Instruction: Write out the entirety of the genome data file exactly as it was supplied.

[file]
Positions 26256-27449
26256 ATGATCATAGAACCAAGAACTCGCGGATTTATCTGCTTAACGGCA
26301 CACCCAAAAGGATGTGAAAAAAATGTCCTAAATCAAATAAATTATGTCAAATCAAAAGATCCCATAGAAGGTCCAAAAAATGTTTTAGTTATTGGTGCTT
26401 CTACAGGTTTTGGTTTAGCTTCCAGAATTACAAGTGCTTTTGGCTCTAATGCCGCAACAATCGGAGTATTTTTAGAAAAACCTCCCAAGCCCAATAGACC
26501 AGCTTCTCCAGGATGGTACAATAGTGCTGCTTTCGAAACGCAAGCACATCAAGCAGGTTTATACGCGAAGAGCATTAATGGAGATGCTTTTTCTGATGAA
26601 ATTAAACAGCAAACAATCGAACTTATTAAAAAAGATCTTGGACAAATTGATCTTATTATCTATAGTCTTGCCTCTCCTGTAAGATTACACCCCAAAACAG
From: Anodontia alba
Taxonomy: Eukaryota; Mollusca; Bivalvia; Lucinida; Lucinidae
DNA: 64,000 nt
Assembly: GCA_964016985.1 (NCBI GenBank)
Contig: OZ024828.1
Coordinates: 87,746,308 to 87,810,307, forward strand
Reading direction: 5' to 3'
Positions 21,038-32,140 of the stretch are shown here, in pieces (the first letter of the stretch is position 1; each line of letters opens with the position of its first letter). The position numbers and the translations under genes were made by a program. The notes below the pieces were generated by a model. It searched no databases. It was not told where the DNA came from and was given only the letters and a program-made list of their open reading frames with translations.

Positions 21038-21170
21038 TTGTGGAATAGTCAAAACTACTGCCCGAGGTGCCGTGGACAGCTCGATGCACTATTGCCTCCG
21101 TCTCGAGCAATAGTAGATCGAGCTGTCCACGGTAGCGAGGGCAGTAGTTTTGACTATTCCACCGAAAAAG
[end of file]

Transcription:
Positions 26256-27449
26256 ATGATCATAGAACCAAGAACTCGCGGATTTATCTGCTTAACGGCA
26301 CACCCAAAAGGATGTGAAAAAAATGTCCTAAATCAAATAAATTATGTCAAATCAAAAGATCCCATAGAAGGTCCAAAAAATGTTTTAGTTATTGGTGCTT
26401 CTACAGGTTTTGGTTTAGCTTCCAGAATTACAAGTGCTTTTGGCTCTAATGCCGCAACAATCGGAGTATTTTTAGAAAAACCTCCCAAGCCCAATAGACC
26501 AGCTTCTCCAGGATGGTACAATAGTGCTGCTTTCGAAACGCAAGCACATCAAGCAGGTTTATACGCGAAGAGCATTAATGGAGATGCTTTTTCTGATGAA
26601 ATTAAACAGCAAACAATCGAACTTATTAAAAAAGATCTTGGACAAATTGATCTTATTATCTATAGTCTTGCCTCTCCTGTAAGATTACACCCCAAAACAG
From: Anodontia alba
Taxonomy: Eukaryota; Mollusca; Bivalvia; Lucinida; Lucinidae
DNA: 64,000 nt
Assembly: GCA_964016985.1 (NCBI GenBank)
Contig: OZ024828.1
Coordinates: 87,746,308 to 87,810,307, forward strand
Reading direction: 5' to 3'
Positions 21,038-32,140 of the stretch are shown here, in pieces (the first letter of the stretch is position 1; each line of letters opens with the position of its first letter). The position numbers and the translations under genes were made by a program. The notes below the pieces were generated by a model. It searched no databases. It was not told where the DNA came from and was given only the letters and a program-made list of their open reading frames with translations.

Positions 21038-21170
21038 TTGTGGAATAGTCAAAACTACTGCCCGAGGTGCCGTGGACAGCTCGATGCACTATTGCCTCCG
21101 TCTCGAGCAATAGTAGATCGAGCTGTCCACGGTAGCGAGGGCAGTAGTTTTGACTATTCCACCGAAAAAG